Carrie Butler joined Lextran (The Transit Authority of Lexington, Ky.) as GM through its contractor Transdev in 2015. Butler is a seasoned professional in public transit and served in planning, project management, and senior operational management roles in various organizations. Prior to joining Transdev, Butler spent eight years at the Transit Authority of River City in Louisville, where she served as director of planning.
METRO Magazine’s Managing Editor Alex Roman spoke to Butler about Lextran’s day-to-day challenges, its alternative-fuels program, and how the lack of federal funding could impact the agency and the community it serves.
Besides funding, what is your agency’s greatest challenge and how are you trying to overcome it?
Our immediate day-to-day challenge at the moment is hiring and recruiting. Bus operators are one challenge, but we are also seeing a similar need in our maintenance department with mechanics, or maintenance technicians. We have a number of our mechanics who have been here for decades and are retiring, and we are just not seeing the same level of interest that we did maybe 10 or 15 years ago for that particular job.
We have tried a couple of different things with regards to hiring and recruiting. One is to take more advantage of online job search engines. Long gone are the days of putting a want ad in the newspaper, and going through more online avenues has definitely helped extend our reach. With regard to mechanics or maintenance technicians, we have reached out to the trade schools or vocational schools in the area to look at ways to maybe build a pipeline. That is hard, however, because we don’t necessarily have a class of say 10 mechanics that we hire each year, so making that pipeline with the technical schools can be a challenge. Additionally, it’s a different job. The perception of what a mechanic was in 1950 is very different than what a mechanic or maintenance technician does now. Therefore, the next pieces we are going to work on is to help change the perception and communicate what the job really is, and hopefully, that will help with recruiting people.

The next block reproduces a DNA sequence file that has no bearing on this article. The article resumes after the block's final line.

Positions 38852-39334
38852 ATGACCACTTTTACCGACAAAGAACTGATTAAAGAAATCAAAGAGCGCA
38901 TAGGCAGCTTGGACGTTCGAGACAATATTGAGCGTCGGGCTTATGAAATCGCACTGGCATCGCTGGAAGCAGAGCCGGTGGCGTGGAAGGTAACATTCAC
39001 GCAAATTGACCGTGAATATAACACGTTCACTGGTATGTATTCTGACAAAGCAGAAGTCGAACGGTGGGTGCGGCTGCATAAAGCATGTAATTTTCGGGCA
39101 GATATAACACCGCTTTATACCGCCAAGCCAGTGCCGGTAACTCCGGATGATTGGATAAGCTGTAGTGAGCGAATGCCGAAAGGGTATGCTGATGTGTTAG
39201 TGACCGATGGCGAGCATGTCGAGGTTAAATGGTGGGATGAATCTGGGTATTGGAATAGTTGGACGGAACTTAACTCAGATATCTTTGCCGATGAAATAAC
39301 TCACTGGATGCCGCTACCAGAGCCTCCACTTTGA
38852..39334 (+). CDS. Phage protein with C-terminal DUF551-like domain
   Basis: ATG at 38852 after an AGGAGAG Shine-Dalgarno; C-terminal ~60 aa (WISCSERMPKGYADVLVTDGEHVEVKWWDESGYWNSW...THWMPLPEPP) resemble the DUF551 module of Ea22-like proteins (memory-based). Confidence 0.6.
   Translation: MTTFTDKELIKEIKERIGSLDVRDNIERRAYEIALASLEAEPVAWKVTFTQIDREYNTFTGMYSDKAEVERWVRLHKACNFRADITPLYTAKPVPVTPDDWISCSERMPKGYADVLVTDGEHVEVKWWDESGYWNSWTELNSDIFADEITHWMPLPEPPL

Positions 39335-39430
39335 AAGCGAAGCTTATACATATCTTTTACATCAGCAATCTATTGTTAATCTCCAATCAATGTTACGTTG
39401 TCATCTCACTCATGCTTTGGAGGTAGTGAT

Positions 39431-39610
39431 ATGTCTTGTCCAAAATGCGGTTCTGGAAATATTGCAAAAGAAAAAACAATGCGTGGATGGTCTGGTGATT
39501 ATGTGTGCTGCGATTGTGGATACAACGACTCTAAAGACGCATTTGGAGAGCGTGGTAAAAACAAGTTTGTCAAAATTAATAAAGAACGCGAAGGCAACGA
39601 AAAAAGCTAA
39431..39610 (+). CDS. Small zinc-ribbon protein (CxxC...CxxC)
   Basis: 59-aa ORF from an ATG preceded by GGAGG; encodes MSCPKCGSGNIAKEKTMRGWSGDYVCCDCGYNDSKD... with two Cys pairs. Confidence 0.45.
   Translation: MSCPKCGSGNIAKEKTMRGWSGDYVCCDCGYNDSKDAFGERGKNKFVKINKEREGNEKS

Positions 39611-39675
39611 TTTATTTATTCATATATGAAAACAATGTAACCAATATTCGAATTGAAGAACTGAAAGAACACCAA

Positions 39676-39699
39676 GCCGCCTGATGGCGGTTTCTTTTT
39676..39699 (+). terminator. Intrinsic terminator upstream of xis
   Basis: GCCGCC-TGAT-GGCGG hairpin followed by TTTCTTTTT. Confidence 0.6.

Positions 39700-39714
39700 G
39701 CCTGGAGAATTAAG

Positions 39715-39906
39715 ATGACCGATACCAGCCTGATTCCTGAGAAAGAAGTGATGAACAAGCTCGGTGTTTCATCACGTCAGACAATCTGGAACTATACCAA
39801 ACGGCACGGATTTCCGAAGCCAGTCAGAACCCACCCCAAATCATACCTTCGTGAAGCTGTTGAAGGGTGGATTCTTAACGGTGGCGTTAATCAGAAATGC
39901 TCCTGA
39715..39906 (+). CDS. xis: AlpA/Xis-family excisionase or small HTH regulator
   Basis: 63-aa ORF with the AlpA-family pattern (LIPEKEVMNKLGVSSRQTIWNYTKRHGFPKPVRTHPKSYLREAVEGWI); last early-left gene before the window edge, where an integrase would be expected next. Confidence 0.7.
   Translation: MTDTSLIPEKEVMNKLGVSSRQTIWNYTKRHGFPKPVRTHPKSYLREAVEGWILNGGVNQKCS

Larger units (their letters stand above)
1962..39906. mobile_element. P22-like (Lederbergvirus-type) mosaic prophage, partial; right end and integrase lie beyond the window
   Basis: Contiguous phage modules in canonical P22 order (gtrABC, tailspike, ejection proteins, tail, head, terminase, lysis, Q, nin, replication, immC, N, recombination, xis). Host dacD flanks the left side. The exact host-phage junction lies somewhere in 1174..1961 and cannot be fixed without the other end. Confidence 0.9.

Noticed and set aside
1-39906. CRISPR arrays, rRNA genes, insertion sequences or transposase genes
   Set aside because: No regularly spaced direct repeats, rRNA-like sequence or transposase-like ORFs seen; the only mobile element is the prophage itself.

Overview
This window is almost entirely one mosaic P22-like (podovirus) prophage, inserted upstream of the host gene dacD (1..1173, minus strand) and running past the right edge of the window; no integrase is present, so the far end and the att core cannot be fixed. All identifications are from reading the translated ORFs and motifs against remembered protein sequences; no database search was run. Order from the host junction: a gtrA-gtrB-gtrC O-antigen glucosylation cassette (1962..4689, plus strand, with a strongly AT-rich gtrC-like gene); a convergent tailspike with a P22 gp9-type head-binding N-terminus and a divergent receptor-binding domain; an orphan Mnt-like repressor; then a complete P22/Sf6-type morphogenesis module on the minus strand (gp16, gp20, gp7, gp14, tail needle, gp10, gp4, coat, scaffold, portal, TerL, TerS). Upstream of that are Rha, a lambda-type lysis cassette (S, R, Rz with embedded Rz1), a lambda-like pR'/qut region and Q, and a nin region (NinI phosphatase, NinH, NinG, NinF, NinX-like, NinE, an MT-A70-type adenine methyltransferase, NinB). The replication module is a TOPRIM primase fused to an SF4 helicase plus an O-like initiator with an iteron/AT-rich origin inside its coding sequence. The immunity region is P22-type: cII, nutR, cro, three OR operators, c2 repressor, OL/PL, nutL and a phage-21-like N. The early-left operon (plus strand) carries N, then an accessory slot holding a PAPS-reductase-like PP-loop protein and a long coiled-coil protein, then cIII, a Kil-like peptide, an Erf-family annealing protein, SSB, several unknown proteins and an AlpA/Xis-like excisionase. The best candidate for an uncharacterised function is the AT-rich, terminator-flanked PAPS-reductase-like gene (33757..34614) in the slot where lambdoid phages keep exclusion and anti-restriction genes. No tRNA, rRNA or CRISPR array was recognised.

Are you exploring partnerships with Uber/Lyft, ridesharing, or bikesharing groups to provide more options?
We are working on a bikeshare project with our local folks and the University of Kentucky, which will be happening here very soon. We have had a very long-term relationship with the American Red Cross, where they provide our paratransit service, which is called Wheels. Through our contract with them, we are looking at supplementary service with taxicabs and have thought about TNCs or taxicabs as a way to provide the service differently. Right now, we are not really breaking any ground on that one, but it is something that we are aware of and want to look at, as well as other opportunities, to be more effective and efficient.
We actually have one of the most reasonable per-trip prices for paratransit service, and I think that is in part because it serves the Red Cross mission, as well as ours. It has been a long-term partnership that we are definitely proud to have. Certainly, paratransit is a big piece of our budget, and we know that there are some real advantages to having other providers, or other ways to serve and provide paratransit service, to get more service out there for people who have transportation limitations.
Discuss your focus on alternative fuels and electric buses.